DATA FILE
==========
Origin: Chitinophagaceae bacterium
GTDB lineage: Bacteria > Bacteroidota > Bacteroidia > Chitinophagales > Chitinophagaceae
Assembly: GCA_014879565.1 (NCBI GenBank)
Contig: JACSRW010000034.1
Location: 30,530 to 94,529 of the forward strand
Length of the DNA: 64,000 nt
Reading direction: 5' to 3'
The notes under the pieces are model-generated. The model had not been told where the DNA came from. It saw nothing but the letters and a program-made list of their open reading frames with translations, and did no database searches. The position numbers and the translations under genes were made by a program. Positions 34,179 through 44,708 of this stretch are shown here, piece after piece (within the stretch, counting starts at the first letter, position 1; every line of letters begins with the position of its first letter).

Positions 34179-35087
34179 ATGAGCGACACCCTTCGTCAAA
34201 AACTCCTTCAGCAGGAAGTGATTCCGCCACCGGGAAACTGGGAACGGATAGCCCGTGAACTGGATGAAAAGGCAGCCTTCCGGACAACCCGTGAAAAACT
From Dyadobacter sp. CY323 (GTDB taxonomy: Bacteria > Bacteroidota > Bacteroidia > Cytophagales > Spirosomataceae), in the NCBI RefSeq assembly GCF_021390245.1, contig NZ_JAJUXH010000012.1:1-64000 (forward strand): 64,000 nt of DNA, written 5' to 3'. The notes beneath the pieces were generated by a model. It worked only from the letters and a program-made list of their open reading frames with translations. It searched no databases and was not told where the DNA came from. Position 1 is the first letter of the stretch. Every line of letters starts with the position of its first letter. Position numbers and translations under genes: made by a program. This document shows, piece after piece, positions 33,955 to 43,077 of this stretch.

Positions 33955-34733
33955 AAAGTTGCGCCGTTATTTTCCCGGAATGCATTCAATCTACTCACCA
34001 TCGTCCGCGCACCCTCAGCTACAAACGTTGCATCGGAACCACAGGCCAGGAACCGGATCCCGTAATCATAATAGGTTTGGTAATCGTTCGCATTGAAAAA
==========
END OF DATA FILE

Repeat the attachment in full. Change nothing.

Origin: Chitinophagaceae bacterium
GTDB lineage: Bacteria > Bacteroidota > Bacteroidia > Chitinophagales > Chitinophagaceae
Assembly: GCA_014879565.1 (NCBI GenBank)
Contig: JACSRW010000034.1
Location: 30,530 to 94,529 of the forward strand
Length of the DNA: 64,000 nt
Reading direction: 5' to 3'
The notes under the pieces are model-generated. The model had not been told where the DNA came from. It saw nothing but the letters and a program-made list of their open reading frames with translations, and did no database searches. The position numbers and the translations under genes were made by a program. Positions 34,179 through 44,708 of this stretch are shown here, piece after piece (within the stretch, counting starts at the first letter, position 1; every line of letters begins with the position of its first letter).

Positions 34179-35087
34179 ATGAGCGACACCCTTCGTCAAA
34201 AACTCCTTCAGCAGGAAGTGATTCCGCCACCGGGAAACTGGGAACGGATAGCCCGTGAACTGGATGAAAAGGCAGCCTTCCGGACAACCCGTGAAAAACT
From Dyadobacter sp. CY323 (GTDB taxonomy: Bacteria > Bacteroidota > Bacteroidia > Cytophagales > Spirosomataceae), in the NCBI RefSeq assembly GCF_021390245.1, contig NZ_JAJUXH010000012.1:1-64000 (forward strand): 64,000 nt of DNA, written 5' to 3'. The notes beneath the pieces were generated by a model. It worked only from the letters and a program-made list of their open reading frames with translations. It searched no databases and was not told where the DNA came from. Position 1 is the first letter of the stretch. Every line of letters starts with the position of its first letter. Position numbers and translations under genes: made by a program. This document shows, piece after piece, positions 33,955 to 43,077 of this stretch.

Positions 33955-34733
33955 AAAGTTGCGCCGTTATTTTCCCGGAATGCATTCAATCTACTCACCA
34001 TCGTCCGCGCACCCTCAGCTACAAACGTTGCATCGGAACCACAGGCCAGGAACCGGATCCCGTAATCATAATAGGTTTGGTAATCGTTCGCATTGAAAAA